Reporters and city officials gathered at a Chicago railroad station one afternoon in 1953. The person they were meeting was the 1952 Nobel Peace Prize winner. A few minutes after the train came to a stop, a giant of a man, six feet four inches tall, with bushy hair and a large moustache stepped from the train. Cameras flashed. City officials approached him with hands outstretched. Various ones began telling him how honored they were to meet him.
The man politely thanked them and then, looking over their heads, he asked if he could be excused for a moment. He quickly walked through the crowd until he reached the side of an elderly black woman who was struggling with two large suitcases. He picked up the bags and with a smile, escorted the woman to a bus. After helping her aboard, he wished her a safe journey. Returning to the greeting party he apologized, “Sorry to have kept you waiting.”
The man was Dr. Albert Schweitzer, the famous missionary doctor who had spent his life helping the poor in Africa. In response to Schweitzer’s action, one member of the reception committee said with great admiration to the reporter standing next to him, “That’s the first time I ever saw a sermon walking.”
That was an act of mercy. Dr Schweitzer saw a need. He had compassion, and he met the need. The title of this story was: “Forget yourself for others and others will not forget you! The Scripture reference was Matthew 7:12 where Jesus said, “Therefore, however you want others to treat you, so treat them, for this is the Law and the Prophets.” (Story taken from “God’s Little Devotional Book”)
By contrast, worldly wisdom tends to be self-centered and ego-centered, envying people above them, and treating people beneath them with harshness and disdain. Having worked in a large company for several years, I noted that some people in positions higher than mine would not talk to me, respond to a greeting, or even look at me.. They treated me as if I didn’t exist. The Lord Jesus directed His attention to this kind of behavior in one of His parables.
The parable of the Good Samaritan, in Luke 10:30-37, is one of the most well-known of Jesus’ parables. In it, the priest and levite see the injured man at a distance and cross over to the other side of the road as they pass him. Rather than taking responsibility and showing mercy for a fellow-Jew, they cross over to the other side of the road and treat the person as if he didn’t exist. However, the Samaritan, who was hated by the Jews, felt compassion and made sure that the man was taken care of at his own expense. He had nothing to gain from this other than the satisfaction that he was pleasing God. That was truly an act of mercy on his part.
The apostle James, here in verse 17, describes this fifth evidence of wisdom from above. It is “full of mercy and good fruits” or “controlled by mercy and good fruits”. This word “mercy” is found 78 times in the New Testament Scriptures, and many of those occurrences are associated with the miracles of Jesus Christ. Mercy and good fruits are linked together here. Mercy, or compassion, is an attitude and motivation that is evidenced by “good fruits” or the outward acts of mercy. James expressed that concept earlier, in chapter 2, verses 14-17, when he said, “What use is it, my brethren, if a man says he has faith, but he has no works. Can that faith save him? If a brother or sister is without clothing and in need of daily food, and one of you says to them, “Go in peace, be warmed and be filled,” and yet you do not give them what is necessary for their body, what use is that? James is saying that genuine faith is evidenced by genuine works, and he is also saying that genuine wisdom is evidenced by outward acts of mercy.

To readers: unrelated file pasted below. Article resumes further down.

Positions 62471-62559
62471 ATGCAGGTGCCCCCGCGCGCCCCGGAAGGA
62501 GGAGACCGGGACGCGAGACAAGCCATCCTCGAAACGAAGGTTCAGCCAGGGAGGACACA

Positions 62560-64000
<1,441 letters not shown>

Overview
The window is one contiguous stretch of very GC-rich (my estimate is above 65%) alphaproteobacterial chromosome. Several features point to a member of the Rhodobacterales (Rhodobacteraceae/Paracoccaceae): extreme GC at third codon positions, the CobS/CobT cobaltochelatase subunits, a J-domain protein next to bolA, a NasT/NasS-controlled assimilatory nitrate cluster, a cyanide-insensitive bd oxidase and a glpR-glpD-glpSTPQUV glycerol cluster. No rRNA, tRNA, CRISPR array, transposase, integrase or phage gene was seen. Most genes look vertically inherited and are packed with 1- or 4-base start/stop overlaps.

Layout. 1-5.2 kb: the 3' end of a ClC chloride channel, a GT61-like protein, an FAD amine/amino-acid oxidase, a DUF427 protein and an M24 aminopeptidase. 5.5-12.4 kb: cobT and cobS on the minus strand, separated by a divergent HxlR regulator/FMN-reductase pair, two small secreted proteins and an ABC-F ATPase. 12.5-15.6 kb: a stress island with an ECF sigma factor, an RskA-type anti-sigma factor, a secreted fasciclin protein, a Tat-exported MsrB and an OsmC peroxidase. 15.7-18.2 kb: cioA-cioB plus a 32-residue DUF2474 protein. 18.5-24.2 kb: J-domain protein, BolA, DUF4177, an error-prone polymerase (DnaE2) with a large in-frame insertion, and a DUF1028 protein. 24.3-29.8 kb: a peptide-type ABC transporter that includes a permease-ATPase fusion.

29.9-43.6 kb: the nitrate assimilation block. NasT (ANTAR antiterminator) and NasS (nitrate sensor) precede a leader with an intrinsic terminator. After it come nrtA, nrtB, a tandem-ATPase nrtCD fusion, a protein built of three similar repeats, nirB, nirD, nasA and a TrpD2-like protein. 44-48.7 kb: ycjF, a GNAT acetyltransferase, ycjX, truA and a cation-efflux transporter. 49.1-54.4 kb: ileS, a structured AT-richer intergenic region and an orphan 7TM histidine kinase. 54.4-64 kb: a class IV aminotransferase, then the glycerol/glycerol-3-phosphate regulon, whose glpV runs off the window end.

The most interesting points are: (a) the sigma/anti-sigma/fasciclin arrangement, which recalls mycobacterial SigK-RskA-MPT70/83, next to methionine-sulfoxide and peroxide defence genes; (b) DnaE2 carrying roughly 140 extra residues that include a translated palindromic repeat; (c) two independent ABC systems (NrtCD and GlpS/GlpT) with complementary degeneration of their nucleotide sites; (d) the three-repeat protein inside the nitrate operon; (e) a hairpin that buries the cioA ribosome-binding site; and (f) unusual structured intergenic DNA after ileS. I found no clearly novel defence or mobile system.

We find in Scripture that mercy is closely associated with several other character qualities and behaviors. For example, mercy and love are often found together. Ephesians 2:4 says, “But God, who is abundant in mercy, because of His great love, which He had for us.” Mercy and forgiveness belong together also. Daniel 9:9 says, “To the Lord belong compassion and forgiveness.”
In his book, Beneath the Cross of Jesus, A. Leonard Griffith tells the story of a young Korean exchange student, a leader in Christian circles at the University of Pennsylvania, who left his apartment on the evening of April 25, 1958, to mail a letter to his parents. As he turned from the mailbox, he was met by eleven leather-jacketed teenage boys. Without a word, they beat him with a blackjack, a lead pipe, and their shoes and fists – and left him lying dead in the gutter.
All Philadelphia cried out for vengeance. The district attorney planned to seek the death penalty for the arrested youths. And then, this letter arrived, signed by the boy’s parents and twenty other relatives in Korea: “Our family has met together and we have decided to petition that the most generous treatment possible within the laws of your government be given to those who have committed this criminal action. . . . In order to give evidence of our sincere hope contained in this petition, we have decided to save money to start a fund to be used for the religious, educational, vocational, and social guidance of the boys when they are released. . . . We have dared to express our hope with a spirit received from the gospel of our Savior Jesus Christ who died for our sins.”
What a testimony of mercy, finding expression in forgiveness! A hymn comes to mind that is a reminder and encouragement to be a vessel of mercy to others. Here is the last stanza and chorus:
Give as ’twas given to you in your need, Love as the Master loved you;
Be to the helpless a helper indeed, Unto your mission be true.
Make me a blessing, Make me a blessing,
Out of my life may Jesus shine;
Make me a blessing, Make me a blessing,
Make me a blessing to someone today.